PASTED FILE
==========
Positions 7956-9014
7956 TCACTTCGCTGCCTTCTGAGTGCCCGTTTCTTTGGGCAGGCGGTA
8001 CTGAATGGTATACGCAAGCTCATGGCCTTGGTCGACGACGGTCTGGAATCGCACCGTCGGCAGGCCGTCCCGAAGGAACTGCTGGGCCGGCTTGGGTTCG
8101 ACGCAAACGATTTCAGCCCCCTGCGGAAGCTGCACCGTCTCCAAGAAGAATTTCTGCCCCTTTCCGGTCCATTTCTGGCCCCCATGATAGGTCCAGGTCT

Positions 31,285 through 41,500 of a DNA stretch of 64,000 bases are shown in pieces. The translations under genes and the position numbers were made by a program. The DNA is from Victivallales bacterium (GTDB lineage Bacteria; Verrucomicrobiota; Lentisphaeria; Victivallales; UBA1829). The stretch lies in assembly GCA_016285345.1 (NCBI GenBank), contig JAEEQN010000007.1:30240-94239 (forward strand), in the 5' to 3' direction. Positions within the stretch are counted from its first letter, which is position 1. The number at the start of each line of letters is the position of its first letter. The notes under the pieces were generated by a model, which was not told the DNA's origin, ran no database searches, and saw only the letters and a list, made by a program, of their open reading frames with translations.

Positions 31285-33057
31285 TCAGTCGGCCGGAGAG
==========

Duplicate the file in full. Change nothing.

Positions 7956-9014
7956 TCACTTCGCTGCCTTCTGAGTGCCCGTTTCTTTGGGCAGGCGGTA
8001 CTGAATGGTATACGCAAGCTCATGGCCTTGGTCGACGACGGTCTGGAATCGCACCGTCGGCAGGCCGTCCCGAAGGAACTGCTGGGCCGGCTTGGGTTCG
8101 ACGCAAACGATTTCAGCCCCCTGCGGAAGCTGCACCGTCTCCAAGAAGAATTTCTGCCCCTTTCCGGTCCATTTCTGGCCCCCATGATAGGTCCAGGTCT

Positions 31,285 through 41,500 of a DNA stretch of 64,000 bases are shown in pieces. The translations under genes and the position numbers were made by a program. The DNA is from Victivallales bacterium (GTDB lineage Bacteria; Verrucomicrobiota; Lentisphaeria; Victivallales; UBA1829). The stretch lies in assembly GCA_016285345.1 (NCBI GenBank), contig JAEEQN010000007.1:30240-94239 (forward strand), in the 5' to 3' direction. Positions within the stretch are counted from its first letter, which is position 1. The number at the start of each line of letters is the position of its first letter. The notes under the pieces were generated by a model, which was not told the DNA's origin, ran no database searches, and saw only the letters and a list, made by a program, of their open reading frames with translations.

Positions 31285-33057
31285 TCAGTCGGCCGGAGAG